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NATIONAL HIV/AIDS RESEARCH AND BEST PRACTICES CONFERENCE - page 23 / 103

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A.14.Extending the purview of the Risk Perception Attitude (RPA) framework: Findings from the baseline research from eight districts in Malawi

Rimal, R.N., Böse K., Brown J., Mkandawire, G., Joshi K., Folda L.

Objective and Scope The risk perception attitude (RPA) framework posits that efficacy beliefs moderate the relationship between risk perception and health outcomes.  Efficacy beliefs are individuals’ confidence in their ability to enact specific behaviors and their belief that enacting the behaviors will result in desired outcomes.  Risk perception is defined as the composite of perceived susceptibility (probability of harm) and perceived severity (noxiousness of harm).  Based on efficacy beliefs and risk perception, the RPA framework classifies people into four attitudinal groups: indifference (low risk perception, low efficacy beliefs), responsive (high risk perception, high efficacy beliefs), proactive (low risk perception, high efficacy beliefs), and avoidance (high risk perception, low efficacy beliefs).   The RPA framework hypothesizes that the four groups will differ in their self-protective motivations and behaviors, with the responsive group displaying the healthiest outcomes, the indifference group the least, and the other two displaying intermediate outcomes.  To extend the purview of the theory, this hypothesis was tested in the context of HIV/AIDS prevention behaviors.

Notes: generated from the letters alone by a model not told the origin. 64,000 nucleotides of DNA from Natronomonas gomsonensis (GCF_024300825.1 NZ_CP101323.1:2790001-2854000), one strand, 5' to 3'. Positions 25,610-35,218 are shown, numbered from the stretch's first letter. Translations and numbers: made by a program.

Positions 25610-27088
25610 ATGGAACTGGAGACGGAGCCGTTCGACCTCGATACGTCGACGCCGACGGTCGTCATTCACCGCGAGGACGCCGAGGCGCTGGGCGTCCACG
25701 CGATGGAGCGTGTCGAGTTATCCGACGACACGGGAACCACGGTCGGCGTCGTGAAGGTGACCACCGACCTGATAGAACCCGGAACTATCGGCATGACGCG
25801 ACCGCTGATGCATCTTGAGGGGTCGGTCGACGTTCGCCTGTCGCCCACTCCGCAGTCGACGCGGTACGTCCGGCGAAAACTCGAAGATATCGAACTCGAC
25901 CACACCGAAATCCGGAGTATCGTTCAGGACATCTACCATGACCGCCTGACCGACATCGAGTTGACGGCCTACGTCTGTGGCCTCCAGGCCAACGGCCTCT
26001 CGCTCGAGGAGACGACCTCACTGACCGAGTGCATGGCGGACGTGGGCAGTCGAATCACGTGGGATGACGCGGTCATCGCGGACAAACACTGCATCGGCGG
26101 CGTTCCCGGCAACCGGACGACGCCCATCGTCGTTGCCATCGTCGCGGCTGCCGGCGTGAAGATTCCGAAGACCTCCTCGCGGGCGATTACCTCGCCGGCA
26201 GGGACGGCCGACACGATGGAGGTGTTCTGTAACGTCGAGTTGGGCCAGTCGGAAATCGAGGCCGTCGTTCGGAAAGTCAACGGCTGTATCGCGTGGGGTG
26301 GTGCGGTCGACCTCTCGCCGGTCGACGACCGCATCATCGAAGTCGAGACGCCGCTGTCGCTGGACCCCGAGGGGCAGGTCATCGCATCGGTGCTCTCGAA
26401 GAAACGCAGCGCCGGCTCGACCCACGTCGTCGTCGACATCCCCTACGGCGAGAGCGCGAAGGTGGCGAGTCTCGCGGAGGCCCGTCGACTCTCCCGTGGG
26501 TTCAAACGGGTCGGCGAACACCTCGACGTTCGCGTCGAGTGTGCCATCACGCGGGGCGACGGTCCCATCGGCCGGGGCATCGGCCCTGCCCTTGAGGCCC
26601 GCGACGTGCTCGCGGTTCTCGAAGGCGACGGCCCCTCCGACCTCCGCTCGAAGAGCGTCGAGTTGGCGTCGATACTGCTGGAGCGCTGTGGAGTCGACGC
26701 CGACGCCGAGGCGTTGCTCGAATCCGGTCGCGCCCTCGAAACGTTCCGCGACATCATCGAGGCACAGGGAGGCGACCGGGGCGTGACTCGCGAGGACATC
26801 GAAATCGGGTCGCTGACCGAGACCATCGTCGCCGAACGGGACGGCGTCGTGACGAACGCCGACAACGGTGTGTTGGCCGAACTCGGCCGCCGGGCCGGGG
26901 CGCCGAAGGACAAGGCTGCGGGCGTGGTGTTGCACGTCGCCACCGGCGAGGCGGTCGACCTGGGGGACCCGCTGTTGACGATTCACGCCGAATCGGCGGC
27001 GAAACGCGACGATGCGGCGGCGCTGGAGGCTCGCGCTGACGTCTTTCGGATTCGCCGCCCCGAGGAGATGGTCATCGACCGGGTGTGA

Methodology Data (N = 890) were collected from eight districts in Malawi as part of a baseline research undertaken by the BRIDGE Project in 2004. Results pertaining to two behaviors, use of condoms and remaining monogamous are reported in this study.  

Results  Relationships between risk perception and behavioral intentions were not significant, but those between efficacy beliefs and behavioral intentions were.  Efficacy beliefs moderated the relationship between risk perception and intentions to remain monogamous, but not between risk perceptions and intentions to use condoms.  The model was able to explain approximately 40 percent of the variance in intentions to use condoms, and 19 percent of the variance in intentions to remain monogamous.  

Recommendation  Implications for health campaigns included the need to strengthen efficacy beliefs and the need to be careful in enhancing risk perceptions without simultaneously strengthening efficacy beliefs.

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